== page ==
The bill, which was also introduced in the U.S. Senate earlier this year, would end the unfair taxation of employer-provided health insurance for domestic partners, as well as the penalty imposed on fair-minded employers who provide equal benefits to their LGBT employees. On average an LGBT employee will pay $1,069 a year in federal taxes for employer provided spousal health care, according to the Williams Institute at UCLA.
The Tax Parity for Health Plan Beneficiaries Act addresses a fundamental flaw in the U.S. tax code. Currently, employees are taxed on the fair market value of employer-provided health coverage for same-sex domestic partners or spouses. The same employer-provided health coverage for opposite-sex spouses is excluded from the employee’s gross income and no taxes are paid. While a growing number of fair-minded companies “gross up,” or pay LGBT employees with dependent partners more to offset the tax burden, most do not. Employees who elect to cover a domestic partner or same-sex spouse pay more income and payroll tax, and employers who offer benefits to domestic partners face the administrative burden of calculating taxes separately and also pay additional payroll taxes.
“Health insurance is critical to the stability of any family, and gay and lesbian couples shouldn’t be unfairly taxed,” said HRC President Chad Griffin. “In removing a discriminatory tax burden, this legislation will make families stronger and will end the penalty imposed on fair-minded employers who provide equal benefits to their LGBT employees.”
The number of major companies providing family benefits for domestic partners continues to rise. Currently, sixty-two percent of Fortune 500 companies offer these benefits as a matter of fundamental fairness. That is why a coalition of top employers like Dow, Corning, Chubb, IBM, Microsoft, Nike, and dozens more support ending the taxation of health benefits, and endorse the Tax Parity for Health Plan Beneficiaries Act.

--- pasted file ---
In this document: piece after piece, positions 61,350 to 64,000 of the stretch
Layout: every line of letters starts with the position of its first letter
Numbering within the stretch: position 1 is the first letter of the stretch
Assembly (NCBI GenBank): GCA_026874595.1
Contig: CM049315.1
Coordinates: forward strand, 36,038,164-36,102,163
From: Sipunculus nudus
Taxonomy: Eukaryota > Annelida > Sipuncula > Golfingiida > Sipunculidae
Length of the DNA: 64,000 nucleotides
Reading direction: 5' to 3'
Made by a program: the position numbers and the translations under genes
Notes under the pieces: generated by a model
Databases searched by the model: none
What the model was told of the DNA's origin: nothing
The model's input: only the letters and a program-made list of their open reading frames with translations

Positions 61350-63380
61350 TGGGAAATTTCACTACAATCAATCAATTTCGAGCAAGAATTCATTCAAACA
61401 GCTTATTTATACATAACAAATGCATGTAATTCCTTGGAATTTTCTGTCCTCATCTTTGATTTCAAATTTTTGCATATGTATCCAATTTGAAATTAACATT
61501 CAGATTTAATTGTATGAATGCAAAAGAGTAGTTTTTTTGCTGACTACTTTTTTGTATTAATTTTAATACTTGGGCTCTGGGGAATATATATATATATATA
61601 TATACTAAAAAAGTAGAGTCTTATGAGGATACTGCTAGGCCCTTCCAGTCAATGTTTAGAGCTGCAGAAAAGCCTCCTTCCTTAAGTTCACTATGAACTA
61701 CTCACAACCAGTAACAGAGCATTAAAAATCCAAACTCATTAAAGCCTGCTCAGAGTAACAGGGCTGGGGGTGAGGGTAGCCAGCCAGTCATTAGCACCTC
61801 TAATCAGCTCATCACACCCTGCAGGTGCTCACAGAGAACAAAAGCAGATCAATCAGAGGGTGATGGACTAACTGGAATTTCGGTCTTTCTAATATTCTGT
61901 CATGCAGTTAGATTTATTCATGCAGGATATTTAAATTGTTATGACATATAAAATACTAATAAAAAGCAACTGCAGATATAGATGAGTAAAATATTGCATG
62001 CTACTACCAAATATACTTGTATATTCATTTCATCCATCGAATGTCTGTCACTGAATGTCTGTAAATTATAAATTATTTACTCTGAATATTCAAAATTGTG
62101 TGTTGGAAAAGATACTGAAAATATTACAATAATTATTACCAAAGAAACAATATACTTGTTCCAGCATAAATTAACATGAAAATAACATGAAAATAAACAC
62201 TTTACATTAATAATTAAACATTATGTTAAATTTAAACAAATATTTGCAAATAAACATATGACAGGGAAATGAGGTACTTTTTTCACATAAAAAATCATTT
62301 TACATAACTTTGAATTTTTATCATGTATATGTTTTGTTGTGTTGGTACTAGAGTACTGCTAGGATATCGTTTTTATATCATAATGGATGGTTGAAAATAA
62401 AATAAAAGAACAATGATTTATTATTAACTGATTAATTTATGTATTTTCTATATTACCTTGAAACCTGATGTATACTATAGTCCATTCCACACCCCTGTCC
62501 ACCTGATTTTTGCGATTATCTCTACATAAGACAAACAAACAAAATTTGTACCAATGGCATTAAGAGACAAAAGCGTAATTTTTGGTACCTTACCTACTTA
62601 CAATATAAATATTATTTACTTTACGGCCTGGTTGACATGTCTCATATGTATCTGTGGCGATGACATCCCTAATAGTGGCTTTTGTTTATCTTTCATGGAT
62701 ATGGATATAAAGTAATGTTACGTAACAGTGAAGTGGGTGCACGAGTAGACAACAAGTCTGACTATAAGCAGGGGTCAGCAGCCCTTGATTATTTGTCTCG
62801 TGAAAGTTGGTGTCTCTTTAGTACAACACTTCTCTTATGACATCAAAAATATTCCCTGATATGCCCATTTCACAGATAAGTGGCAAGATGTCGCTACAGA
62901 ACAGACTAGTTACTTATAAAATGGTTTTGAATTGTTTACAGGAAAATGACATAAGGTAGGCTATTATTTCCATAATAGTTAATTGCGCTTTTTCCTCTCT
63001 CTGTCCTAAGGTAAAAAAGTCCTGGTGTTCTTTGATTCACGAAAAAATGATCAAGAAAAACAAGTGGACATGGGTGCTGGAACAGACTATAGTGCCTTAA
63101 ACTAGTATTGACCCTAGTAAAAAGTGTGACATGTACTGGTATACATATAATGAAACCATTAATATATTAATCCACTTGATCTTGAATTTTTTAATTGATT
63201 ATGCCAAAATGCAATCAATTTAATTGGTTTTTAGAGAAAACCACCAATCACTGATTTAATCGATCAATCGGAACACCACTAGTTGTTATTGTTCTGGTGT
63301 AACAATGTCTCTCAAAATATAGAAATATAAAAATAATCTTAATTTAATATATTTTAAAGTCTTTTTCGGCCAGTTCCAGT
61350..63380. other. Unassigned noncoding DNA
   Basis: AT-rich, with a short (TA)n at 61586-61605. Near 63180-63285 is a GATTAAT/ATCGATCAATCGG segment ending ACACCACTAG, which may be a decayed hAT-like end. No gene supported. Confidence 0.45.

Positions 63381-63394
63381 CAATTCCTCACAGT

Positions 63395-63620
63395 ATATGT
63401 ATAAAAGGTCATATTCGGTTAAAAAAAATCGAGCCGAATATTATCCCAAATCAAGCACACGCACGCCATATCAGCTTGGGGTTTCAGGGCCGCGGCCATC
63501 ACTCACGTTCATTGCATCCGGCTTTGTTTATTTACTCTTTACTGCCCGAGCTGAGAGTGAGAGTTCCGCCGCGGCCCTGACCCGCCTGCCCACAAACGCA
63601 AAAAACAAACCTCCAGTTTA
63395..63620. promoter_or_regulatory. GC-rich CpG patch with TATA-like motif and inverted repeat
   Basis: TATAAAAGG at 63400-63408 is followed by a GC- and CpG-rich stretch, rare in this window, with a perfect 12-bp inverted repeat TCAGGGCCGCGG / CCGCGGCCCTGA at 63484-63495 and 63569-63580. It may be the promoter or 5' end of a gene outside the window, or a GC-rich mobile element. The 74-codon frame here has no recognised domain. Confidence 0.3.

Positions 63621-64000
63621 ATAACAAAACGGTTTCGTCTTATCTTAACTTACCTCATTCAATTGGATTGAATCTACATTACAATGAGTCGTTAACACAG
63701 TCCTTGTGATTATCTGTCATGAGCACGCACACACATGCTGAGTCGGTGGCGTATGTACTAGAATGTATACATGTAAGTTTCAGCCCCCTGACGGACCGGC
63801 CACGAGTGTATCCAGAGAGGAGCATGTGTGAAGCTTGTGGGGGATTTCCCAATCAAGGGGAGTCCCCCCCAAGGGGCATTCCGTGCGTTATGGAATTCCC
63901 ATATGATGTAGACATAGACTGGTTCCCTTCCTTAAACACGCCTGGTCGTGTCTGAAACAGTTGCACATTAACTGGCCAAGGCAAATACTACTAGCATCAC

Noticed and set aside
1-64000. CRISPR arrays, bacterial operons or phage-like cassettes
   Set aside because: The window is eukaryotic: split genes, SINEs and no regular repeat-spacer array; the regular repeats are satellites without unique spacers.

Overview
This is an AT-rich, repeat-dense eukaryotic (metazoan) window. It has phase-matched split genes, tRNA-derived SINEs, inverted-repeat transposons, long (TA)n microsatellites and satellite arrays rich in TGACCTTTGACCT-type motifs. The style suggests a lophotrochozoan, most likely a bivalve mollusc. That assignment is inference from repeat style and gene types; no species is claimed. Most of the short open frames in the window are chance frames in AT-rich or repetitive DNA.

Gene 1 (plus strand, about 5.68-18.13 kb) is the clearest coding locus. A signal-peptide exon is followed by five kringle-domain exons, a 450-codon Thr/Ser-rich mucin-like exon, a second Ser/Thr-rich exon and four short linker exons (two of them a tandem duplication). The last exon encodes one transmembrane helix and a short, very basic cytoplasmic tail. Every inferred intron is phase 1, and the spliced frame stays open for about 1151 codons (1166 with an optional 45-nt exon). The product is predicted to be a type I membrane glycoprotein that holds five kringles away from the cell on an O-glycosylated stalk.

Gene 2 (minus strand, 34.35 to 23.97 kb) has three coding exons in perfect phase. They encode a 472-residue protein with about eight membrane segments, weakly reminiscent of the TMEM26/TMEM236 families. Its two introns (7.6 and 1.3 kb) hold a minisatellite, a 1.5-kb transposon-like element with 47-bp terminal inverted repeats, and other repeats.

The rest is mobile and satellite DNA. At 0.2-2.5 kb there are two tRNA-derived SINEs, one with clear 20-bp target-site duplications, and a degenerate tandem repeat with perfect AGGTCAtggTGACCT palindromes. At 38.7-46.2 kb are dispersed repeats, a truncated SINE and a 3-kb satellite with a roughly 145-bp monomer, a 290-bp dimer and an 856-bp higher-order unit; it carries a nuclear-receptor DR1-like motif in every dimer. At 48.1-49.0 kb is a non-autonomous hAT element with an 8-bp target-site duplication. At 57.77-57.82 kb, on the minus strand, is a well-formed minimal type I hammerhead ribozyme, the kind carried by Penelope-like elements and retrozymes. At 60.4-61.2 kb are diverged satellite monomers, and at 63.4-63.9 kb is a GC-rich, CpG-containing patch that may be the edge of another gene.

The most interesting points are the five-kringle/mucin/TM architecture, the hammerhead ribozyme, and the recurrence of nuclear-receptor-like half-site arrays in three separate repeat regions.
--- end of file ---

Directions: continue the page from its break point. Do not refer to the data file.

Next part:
“Tax inequality for gay and lesbian families is not only deeply unjust, it’s bad for businesses,” said Rep. Jim McDermott. “LGBT employees lose significant income and employers are punished for making an ethical and competitive business decision. In a time when universal health coverage is our goal, it only makes sense to allow the private sector to easily cover domestic partners, especially when it helps families come closer to reaching the equal rights they deserve.”
“The Tax Parity for Health Plan Beneficiaries Act would lower taxes on American workers, families and businesses,” said Rep. Richard Hanna. “Providing equity in how the government taxes health coverage is not only the right thing to do, but it also puts more dollars in pay-checks and frees up capital for businesses to hire and expand in the United States.”
“I have been a long-time supporter of policies that help end discrimination and extend equal rights for all Americans,” said Rep. Ileana Ros-Lehtinen . “It is unfair for an employee who elects domestic partner coverage to pay more income and payroll tax than an employee with a different-sex spouse. This bill demonstrates a strong bipartisan commitment to ensuring tax equality for all and I urge my Congressional colleagues to give this bill the serious consideration that it merits.”
To see a full listing of businesses who have publicly stated their support for this legislation, go to: www.hrc.org/resources/entry/business-coalition-for-benefits-tax-equity-members.